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0

I haven't used these in stacking mode, but assuming it's the same, you could compare the output of show running-config and show startup-config If you're happy with the running config, then copy running-config startup-config


6

It means Silicon Switch Processor a high-performance 7000 series router. According to the answer from dtlokee in this Cisco forum, it does stand for SSP. They use the Si for the "silicon switching", I guess it's a bit dated but that is how they would represent a switch doing L3 switching in hardware. Now I think it goes without saying that multilayer ...


0

SI stands for the Standard Image. There is also an EI version which is the Enhanced Image. Source The Cisco Catalyst® 2950 Series switches include two software image versions that support different degrees of functionality—the Standard Image (SI) and the Enhanced Image (EI) Software. The version of software depends solely on the model of switch ...


2

Ethernet VLANs do nothing more than "partition" switches such that they act like multiple switches, with separate broadcast domains for each VLAN. (That is, broadcast traffic from one VLAN doesn't appear in another.) If you're planning on doing port-based VLANs (that is, port X will be a member of VLAN 2, port Y will be a member of VLAN 3, etc) and you're ...


1

There is nothing additional to install. On a node you configure /etc/puppet/device.conf with your switch information and then run puppet device on that node.


3

The shared secret between a RADIUS server and a NAS (network access server - in your case the switch) serves several purposes: For many RADIUS messages, it provides an assurance that the message is from a NAS/RADIUS that has the same shared secret. It ensures that the RADIUS message has not been changed in transit. It is used to encrypt some RADIUS ...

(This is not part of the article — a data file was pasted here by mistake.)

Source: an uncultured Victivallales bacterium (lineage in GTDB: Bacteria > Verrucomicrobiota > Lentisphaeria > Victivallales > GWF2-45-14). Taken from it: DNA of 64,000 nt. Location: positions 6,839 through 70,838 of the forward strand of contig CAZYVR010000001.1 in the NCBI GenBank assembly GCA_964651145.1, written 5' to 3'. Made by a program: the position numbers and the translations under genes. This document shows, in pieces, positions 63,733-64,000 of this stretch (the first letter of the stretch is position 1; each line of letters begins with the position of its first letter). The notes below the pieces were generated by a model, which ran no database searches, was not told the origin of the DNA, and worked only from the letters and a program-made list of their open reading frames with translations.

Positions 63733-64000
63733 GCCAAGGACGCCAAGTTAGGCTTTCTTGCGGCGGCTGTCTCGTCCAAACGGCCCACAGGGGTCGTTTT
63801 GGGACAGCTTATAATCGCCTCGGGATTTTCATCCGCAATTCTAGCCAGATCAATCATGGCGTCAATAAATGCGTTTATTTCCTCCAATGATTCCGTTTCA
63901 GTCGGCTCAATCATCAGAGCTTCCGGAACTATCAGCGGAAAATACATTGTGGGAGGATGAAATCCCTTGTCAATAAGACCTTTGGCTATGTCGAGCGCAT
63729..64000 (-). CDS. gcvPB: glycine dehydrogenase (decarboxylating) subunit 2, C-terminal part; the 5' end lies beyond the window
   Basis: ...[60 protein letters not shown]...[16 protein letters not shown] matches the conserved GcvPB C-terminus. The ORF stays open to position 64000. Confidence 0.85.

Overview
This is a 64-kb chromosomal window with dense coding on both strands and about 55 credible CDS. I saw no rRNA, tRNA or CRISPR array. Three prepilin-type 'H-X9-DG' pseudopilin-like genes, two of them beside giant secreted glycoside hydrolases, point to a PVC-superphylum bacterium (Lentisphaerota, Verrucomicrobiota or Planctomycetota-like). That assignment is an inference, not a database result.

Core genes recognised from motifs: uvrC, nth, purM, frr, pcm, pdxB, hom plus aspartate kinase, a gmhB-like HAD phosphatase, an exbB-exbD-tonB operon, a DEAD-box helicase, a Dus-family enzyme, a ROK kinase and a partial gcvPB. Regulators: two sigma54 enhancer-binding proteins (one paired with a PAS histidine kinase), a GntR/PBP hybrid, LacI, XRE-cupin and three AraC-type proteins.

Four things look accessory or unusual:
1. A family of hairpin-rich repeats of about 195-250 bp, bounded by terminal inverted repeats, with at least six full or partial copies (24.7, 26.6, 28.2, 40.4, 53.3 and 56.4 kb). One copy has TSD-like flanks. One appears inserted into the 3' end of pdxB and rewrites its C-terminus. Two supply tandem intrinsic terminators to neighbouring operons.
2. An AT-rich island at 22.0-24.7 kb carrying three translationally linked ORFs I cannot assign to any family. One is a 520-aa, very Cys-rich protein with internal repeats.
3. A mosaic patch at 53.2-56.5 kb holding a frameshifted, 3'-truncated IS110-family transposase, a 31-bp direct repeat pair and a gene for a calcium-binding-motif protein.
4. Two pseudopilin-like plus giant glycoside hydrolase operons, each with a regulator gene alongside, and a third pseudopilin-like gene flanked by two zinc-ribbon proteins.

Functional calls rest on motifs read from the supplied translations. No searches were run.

2

RADIUS secrets authenticate the communication between the RADIUS client (the switch) and the RADIUS server. The intent of the RADIUS protocol is to abstract the authentication (authorization and accounting) away from the endpoint. There still needs to be some kind of authentication between the RADIUS client and server to insure that only authentic RADIUS ...


1

Ahh by now I probably spent more work-hours on it than what this switch cost. It is a Zyxel GS1510-24. I found an interesting forum post about it: "It appears that it only supports dynamic (tagged) if another switch sends it a GVRP message telling it to create a dynamic VLAN. VLAN 1 is static with no way to change it and if you use the web interface to ...


0

It should make next-to-no difference in performance. However, if the mini-GBICs are fiber ports and the other ports are copper links, you will lose galvanic isolation between the two switches. This can, in rare cases, cause a few more hardware failures.


4

Some switches will have additional benefits when using the SFP uplink ports that are not readily apparent. For example, they could have larger hardware buffers dedicated to than available to normal ports. This is more important on uplink ports as they are more likely to see bursts of traffic that may exceed their capacity.


5

If your switch isn't non-blocking then often the uplink ports are non-blocking, so they could have that benefit, otherwise I can't think of any other real differences between types of port.


0